El Segundo-based Verity Health System of California Inc. has agreed to sell St. Vincent and St. Francis medical centers to Riverside-based KPC Group along with two Northern California hospitals for $610 million, unless there is a higher offer.
Verity Health announced the asset purchase agreement on Jan. 18, which could be subject to a higher bid.
The deal includes the 163-year-old St. Vincent Medical Center in Westlake, the oldest hospital in Los Angeles, and the 74-year-old St. Francis Medical Center in Lynwood.
The nonprofit health system also agreed to sell Seton Medical Center and Seton Coastside in Northern California. The agreement was filed in U.S. Bankruptcy Court in Los Angeles on Thursday seeking competing bids in an auction of the hospital properties. The date of the auction has not been determined.
The agreement between Verity and KPC Group calls for the 384-bed St. Francis Medical Center for $420 million, the 381-bed St. Vincent Medical Center to be sold for $120 million, and the Seton properties to be sold for $70 million.
“We are excited about the future of these hospitals,” said Peter Baronoff, chief executive of the KPC Group, in a statement, “and we look forward to the opportunity of continuing their excellent track record of care in the communities they serve.”
The hospitals are among six Verity Health purchased in 2015 from the financially strapped Daughters of Charity Health System, a Catholic nonprofit that ran safety net hospitals for underserved patients.
Verity Health then moved its headquarters from Redwood City to El Segundo, and declared Chapter 11 bankruptcy in August 2018, searching for buyers. It was previously managed by Integrity Healthcare, for which Los Angeles billionaire Patrick Soon-Shiong has a majority interest.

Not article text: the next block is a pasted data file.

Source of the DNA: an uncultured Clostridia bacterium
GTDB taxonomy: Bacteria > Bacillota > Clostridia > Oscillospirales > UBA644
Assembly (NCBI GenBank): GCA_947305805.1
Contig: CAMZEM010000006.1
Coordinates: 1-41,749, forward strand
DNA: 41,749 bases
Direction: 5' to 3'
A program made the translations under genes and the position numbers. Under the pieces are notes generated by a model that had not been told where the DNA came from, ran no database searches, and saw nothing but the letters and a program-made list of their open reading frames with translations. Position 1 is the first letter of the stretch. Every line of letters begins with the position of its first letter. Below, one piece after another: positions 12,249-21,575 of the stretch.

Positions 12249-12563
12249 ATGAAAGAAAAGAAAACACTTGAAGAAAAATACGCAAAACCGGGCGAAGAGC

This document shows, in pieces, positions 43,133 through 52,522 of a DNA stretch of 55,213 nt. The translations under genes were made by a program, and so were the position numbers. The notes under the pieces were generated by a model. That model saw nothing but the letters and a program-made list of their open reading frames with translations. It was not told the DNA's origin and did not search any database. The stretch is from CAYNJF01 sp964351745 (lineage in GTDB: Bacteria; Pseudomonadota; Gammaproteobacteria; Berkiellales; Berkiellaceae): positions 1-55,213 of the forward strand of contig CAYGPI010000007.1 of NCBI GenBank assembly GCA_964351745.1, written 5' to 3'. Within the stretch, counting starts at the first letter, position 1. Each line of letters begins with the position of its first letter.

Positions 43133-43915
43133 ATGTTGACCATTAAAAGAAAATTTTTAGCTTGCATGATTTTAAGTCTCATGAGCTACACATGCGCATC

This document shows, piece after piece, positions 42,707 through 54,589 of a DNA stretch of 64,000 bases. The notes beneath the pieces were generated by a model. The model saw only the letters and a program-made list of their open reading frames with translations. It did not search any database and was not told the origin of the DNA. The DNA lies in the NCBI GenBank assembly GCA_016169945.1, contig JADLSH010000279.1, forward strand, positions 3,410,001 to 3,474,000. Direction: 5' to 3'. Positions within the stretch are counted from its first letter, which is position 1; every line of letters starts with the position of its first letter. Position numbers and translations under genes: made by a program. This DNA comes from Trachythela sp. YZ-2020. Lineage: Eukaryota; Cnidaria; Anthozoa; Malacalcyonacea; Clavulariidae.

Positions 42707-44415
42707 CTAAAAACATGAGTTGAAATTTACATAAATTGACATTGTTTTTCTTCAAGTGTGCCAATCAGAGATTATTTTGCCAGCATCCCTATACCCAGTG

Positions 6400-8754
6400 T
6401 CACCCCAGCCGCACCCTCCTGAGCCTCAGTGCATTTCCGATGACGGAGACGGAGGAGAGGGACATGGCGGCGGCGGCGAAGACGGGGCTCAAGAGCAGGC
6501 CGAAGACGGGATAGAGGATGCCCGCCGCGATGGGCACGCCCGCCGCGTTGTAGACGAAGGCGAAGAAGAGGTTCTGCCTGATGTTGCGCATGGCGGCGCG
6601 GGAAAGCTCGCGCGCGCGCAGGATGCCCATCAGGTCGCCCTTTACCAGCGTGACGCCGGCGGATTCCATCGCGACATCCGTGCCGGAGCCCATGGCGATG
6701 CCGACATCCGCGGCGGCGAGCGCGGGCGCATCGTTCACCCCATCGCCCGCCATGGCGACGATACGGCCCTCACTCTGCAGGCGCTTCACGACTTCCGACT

Verity’s losses ran roughly $175 million a year on a cash flow basis, according to the filing.
Verity is now the sole owner and manager of the healthcare system. A winning bid to buy the hospitals must be approval by the Verity Health Board of Directors, the bankruptcy court and, depending on the buyer, the California Attorney General.
“When we began this process, our goal was to ensure these important historic institutions continued to provide the high level of care local communities need and deserve,” said Rich Adcock, chief executive of Verity Health. “We have reached an exciting milestone as we get closer to this goal becoming a reality.”
He said that Verity was committed to finding the right buyer that could provide uninterrupted service for all hospital employees, doctors and patients.
Two other Verity hospitals in San Jose and Gilroy are in the process of being purchased by the county of Santa Clara.
KPC Group, which shares corporate offices in Riverside and Corona, claims more than $10 billion in assets, including hospitals, clinics, schools, commercial real estate properties, and agricultural research centers, according to its website.
It also runs seven medical centers in Orange, Riverside and San Bernardino counties. Dr. Kali Chaudhuri, founder of KPC Group, was not immediately available for comment.
The City of Lynwood had expressed interest in buying the St. Francis hospital, and had been exploring a purchase alongside a group of doctors who work at the trauma center.
Health business reporter Dana Bartholomew can be reached at firstname.lastname@example.org. Follow him on Twitter @_DanaBart.
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